Who will pay for the last mile when your customers won’t?


Who will pay for the last mile when your customers won’t?

December 12, 2018


The introduction of free delivery has created an expectation from consumers that any item can and should be delivered as soon as possible for no additional cost. But there is a cost - drivers need to be paid. So who’s paying them?

While going to shops is a social occasion giving people the option to try before you buy, allowing people to sit at home on their laptop and have anything delivered for free is a much more appealing offer to time-poor, cash-rich consumers.

Yet the introduction of free delivery has been detrimental to retail businesses, says Steve Knight, CEO and founder of last mile delivery service Productiv Delivery.

Knight should know - he spent more than six years working for food delivery stalwarts Just Eat and Hungry House owner Delivery Hero before launching Productiv Delivery. He ran delivery pilots for them and saw the percentage of orders and brands exploring home delivery grow massively.

Consumers are time-poor but cash-rich so they want something that won’t hinder their lifestyle. When you look at fashion retail, for example, you can now order from Next by 9pm and it arrives the next day.

But in order to meet consumers’ growing demands for free delivery, the cost of delivery has to be covered in some way whether that be added to the product cost like Deliveroo, a subscription fee like Amazon Prime or Next, or built into a minimum order rule.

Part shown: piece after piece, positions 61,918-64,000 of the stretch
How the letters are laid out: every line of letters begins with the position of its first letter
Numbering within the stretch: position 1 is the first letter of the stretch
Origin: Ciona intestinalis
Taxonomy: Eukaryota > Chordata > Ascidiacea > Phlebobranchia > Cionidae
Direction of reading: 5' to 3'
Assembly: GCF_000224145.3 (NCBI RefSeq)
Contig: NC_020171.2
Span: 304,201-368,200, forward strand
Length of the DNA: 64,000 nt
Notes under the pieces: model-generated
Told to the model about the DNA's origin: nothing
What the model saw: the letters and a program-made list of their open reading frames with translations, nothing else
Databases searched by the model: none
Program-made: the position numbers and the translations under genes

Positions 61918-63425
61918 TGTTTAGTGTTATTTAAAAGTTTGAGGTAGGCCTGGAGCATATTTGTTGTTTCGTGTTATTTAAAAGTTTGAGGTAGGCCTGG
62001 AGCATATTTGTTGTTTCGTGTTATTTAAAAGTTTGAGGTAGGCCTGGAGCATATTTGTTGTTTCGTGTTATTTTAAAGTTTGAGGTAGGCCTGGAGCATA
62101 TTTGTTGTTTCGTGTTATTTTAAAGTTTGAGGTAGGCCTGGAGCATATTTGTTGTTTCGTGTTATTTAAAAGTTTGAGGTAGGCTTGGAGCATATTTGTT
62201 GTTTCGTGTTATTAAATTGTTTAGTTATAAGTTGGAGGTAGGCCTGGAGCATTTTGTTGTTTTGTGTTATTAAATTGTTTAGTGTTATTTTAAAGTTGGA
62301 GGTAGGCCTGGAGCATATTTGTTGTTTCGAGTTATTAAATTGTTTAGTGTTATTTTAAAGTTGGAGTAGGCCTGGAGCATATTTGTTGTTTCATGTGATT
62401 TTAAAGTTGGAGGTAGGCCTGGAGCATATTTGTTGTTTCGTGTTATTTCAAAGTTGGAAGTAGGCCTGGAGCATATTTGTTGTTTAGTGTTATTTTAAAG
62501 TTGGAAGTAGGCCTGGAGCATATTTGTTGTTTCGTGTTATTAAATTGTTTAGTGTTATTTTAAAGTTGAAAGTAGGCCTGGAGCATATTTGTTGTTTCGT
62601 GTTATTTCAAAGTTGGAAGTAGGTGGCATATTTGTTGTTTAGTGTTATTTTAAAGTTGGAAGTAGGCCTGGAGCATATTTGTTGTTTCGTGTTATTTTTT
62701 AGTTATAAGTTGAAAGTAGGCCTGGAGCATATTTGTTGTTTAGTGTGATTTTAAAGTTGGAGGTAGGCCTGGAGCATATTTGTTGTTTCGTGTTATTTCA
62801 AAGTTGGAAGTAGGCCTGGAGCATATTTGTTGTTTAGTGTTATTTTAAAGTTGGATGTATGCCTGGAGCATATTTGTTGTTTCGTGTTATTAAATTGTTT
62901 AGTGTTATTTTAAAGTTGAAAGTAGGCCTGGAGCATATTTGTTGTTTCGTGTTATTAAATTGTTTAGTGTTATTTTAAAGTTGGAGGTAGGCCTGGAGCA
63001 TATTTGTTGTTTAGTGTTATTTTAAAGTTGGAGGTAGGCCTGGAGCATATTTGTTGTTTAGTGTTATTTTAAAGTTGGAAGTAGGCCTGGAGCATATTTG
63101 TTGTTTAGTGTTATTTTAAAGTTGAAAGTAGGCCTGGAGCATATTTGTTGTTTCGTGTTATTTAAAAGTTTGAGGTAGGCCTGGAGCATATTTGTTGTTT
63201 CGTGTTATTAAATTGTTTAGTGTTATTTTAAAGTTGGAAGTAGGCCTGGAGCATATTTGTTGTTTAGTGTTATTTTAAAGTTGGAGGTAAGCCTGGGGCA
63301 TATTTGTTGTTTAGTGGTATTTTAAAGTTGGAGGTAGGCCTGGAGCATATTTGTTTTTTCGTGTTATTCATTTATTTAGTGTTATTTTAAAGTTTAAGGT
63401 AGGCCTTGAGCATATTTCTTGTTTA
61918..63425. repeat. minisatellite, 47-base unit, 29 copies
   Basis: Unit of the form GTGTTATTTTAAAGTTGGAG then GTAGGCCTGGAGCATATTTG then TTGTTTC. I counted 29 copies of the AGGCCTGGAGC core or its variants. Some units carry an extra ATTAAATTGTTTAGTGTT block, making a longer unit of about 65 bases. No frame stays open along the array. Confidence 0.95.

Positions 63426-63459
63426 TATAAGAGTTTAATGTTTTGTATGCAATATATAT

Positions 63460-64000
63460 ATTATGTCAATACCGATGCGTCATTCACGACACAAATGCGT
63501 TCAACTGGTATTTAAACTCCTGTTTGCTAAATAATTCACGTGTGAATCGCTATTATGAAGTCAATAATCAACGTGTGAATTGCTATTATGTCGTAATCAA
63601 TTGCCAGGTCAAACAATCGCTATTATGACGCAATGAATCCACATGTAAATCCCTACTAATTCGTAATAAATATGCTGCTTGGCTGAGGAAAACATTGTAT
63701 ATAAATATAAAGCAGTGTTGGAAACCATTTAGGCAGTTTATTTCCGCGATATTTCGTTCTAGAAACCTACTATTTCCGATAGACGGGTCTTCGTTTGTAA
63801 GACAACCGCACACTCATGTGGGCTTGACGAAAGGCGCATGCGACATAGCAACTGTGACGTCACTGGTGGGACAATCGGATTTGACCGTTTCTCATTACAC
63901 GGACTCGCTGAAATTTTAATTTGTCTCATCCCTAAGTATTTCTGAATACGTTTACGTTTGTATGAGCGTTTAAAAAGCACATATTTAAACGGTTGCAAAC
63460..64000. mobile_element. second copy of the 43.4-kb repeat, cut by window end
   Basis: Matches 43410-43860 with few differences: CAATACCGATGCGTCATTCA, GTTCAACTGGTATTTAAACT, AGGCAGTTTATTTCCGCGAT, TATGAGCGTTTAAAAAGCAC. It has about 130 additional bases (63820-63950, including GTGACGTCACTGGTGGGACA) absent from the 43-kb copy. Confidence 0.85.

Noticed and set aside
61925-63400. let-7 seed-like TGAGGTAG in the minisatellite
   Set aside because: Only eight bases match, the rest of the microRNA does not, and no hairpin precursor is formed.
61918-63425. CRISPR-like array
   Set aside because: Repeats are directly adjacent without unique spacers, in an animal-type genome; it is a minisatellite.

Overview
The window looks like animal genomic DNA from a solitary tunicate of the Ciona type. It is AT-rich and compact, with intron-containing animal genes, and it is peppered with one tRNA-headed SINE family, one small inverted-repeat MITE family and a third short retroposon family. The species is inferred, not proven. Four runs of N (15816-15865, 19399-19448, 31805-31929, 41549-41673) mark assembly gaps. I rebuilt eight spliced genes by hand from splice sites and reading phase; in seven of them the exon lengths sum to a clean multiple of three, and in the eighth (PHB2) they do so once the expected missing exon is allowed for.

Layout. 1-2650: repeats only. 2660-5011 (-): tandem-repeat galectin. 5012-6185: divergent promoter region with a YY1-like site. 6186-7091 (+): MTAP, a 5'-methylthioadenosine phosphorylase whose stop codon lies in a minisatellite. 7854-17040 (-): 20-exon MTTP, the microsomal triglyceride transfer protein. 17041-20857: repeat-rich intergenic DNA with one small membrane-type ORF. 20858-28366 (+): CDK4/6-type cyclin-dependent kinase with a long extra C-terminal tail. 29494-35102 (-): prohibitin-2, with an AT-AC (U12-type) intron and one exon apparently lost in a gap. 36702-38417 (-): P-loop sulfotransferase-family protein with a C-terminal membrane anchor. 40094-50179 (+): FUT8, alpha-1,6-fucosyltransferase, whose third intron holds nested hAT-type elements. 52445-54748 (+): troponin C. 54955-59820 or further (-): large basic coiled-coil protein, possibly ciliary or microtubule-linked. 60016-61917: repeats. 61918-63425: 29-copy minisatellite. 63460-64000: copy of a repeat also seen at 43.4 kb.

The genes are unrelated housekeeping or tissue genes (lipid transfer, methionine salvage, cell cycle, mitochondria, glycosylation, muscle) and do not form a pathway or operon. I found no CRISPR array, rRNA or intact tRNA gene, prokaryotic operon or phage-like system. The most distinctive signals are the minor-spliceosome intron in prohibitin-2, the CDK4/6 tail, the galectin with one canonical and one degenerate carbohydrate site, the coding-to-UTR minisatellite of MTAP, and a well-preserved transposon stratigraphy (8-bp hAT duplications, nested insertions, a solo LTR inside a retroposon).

A word of warning however: Quality doesn’t come cheap, which is something brands must acknowledge.

According to Knight, “we have major brands that want to offer delivery to customers but for as cheap as possible. The profit margin is very small for companies taking a risk by putting drivers on the streets. There needs to be a mindset change - businesses need to be prepared to pay for a good delivery service.” He likened it to when you shop for a car; “if you went to buy a BMW you’d be prepared to pay for that rather than a Ford Mondeo. Currently, businesses want a Gold delivery service for a Bronze price.”

While companies like JustEat absorb the cost of delivery by taking a certain percentage from each order, delivery companies like Productiv Delivery don’t have that option. They make 5-8% profit but not on every ride. Some rides even lose money as it depends on variables such as time and fuel.

It’s worth noting though, whilst the majority of the market wants “gold service at bronze pricing,” that there is a premium end of the delivery sector - including the likes of dpd, DHL and Citysprint - with payment of £4-8 for deliveries.

However, the opportunity for companies working in the delivery sector is huge. “Demand for delivery is growing massively; we’re currently gaining 130% growth month on month,” says Knight. “Two weeks ago we did 6,000 deliveries, while this week we’ve done just under 10,000. And we’re a relatively small player in the field.”

Productiv Delivery is currently raising investment to expand to other cities, which needs significant investment to build up and create the operational resource required. And they’re getting a lot of interest because they know the growth is there - they can currently switch on a city and go from 0-1000 orders per week in just three weeks.

For independents, the phone is still a delivery company’s biggest rival, taking 50% of orders. However, the more seamless online delivery becomes, through partnerships between tech, logistics and brands, the sooner all deliveries will be done online.

Gone are the days of five to seven day deliveries, as delivery democratisation takes hold - anything you want at the click of a finger delivered to you wherever you are in minutes or hours, not days.

Nicole Lyons